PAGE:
Analyzing qualitative data from fourteen intensive interviews with mothers who fatally injured their infants, this article delineates the stages of the situated context of maternal infanticide. The data suggest that non-complying behaviors such as crying, difficulty in training, and prolonged illness by the infant challenged the mother's self-perception regarding mothering. Transactions are described that demonstrate the mother's failing attempts to comfort her infant and gain compliance. The article argues that the basis for the challenge to the mother's self-perception is the social institutionalization of motherhood norms that leaves the mother powerless to select alternative action or escape the frustrating encounter. It concludes that the infants in this study died as a result of the mother's inability to assuage her own pain produced by these failing attempts.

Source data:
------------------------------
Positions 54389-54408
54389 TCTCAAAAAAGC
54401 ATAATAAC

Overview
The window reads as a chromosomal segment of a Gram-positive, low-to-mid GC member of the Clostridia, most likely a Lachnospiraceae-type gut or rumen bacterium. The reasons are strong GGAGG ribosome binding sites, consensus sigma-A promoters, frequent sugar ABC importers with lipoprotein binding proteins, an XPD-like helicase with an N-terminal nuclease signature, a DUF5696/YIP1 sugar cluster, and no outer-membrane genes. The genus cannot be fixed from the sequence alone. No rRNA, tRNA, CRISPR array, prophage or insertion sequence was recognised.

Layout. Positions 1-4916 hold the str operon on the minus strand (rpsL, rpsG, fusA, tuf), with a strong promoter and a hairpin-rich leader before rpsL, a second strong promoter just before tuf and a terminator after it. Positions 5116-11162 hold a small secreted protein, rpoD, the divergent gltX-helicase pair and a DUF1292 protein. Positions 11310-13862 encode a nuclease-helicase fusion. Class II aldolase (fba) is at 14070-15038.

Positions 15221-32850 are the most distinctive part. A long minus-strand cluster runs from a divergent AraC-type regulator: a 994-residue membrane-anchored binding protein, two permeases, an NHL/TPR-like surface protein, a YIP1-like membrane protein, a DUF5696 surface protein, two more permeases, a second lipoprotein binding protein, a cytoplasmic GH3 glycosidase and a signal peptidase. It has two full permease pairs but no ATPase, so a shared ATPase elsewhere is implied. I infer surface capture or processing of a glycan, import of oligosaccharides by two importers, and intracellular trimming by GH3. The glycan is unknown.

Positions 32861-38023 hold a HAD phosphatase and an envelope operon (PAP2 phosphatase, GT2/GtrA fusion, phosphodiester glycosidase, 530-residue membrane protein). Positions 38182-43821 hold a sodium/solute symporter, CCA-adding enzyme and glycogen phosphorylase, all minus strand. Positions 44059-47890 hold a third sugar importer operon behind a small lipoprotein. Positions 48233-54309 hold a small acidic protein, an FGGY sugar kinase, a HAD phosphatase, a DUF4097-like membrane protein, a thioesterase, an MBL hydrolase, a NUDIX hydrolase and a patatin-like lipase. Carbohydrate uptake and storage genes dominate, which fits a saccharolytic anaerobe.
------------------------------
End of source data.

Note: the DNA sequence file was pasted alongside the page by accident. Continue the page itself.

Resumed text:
- Family violence
- Infant homicide